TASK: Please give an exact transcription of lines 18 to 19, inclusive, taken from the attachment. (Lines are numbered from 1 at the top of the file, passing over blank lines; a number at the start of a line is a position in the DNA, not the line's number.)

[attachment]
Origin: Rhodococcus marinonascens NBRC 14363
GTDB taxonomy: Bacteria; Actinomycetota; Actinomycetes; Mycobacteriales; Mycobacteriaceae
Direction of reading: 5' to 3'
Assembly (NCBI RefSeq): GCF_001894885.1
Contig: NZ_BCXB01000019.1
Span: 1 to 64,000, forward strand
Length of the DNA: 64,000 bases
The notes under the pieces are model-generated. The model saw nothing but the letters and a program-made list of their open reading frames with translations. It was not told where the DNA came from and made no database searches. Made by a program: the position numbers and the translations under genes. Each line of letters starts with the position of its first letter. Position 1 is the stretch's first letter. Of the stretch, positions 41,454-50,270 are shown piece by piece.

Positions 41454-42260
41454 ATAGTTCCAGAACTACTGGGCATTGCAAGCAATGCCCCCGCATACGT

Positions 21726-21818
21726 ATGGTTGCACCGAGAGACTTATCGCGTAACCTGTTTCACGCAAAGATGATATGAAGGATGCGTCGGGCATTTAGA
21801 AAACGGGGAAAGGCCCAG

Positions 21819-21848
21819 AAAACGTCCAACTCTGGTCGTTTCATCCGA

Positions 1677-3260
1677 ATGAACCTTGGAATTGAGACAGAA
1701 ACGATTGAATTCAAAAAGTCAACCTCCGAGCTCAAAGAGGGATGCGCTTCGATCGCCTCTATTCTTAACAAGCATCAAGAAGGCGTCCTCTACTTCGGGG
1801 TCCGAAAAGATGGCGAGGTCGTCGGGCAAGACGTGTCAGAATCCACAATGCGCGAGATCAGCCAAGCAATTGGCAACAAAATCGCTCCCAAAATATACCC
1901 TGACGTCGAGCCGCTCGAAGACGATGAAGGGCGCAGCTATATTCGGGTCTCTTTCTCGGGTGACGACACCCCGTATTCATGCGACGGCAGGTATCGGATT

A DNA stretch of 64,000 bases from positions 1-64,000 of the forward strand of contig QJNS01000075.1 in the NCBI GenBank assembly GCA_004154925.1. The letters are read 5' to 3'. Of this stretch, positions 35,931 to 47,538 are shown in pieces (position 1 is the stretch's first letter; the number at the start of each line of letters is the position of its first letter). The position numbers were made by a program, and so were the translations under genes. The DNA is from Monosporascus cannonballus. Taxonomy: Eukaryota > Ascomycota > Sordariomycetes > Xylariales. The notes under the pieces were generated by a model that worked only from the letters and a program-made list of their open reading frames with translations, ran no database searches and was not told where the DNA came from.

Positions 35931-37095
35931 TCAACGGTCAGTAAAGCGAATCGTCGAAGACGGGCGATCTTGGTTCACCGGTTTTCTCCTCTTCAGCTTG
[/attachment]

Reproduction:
1701 ACGATTGAATTCAAAAAGTCAACCTCCGAGCTCAAAGAGGGATGCGCTTCGATCGCCTCTATTCTTAACAAGCATCAAGAAGGCGTCCTCTACTTCGGGG
1801 TCCGAAAAGATGGCGAGGTCGTCGGGCAAGACGTGTCAGAATCCACAATGCGCGAGATCAGCCAAGCAATTGGCAACAAAATCGCTCCCAAAATATACCC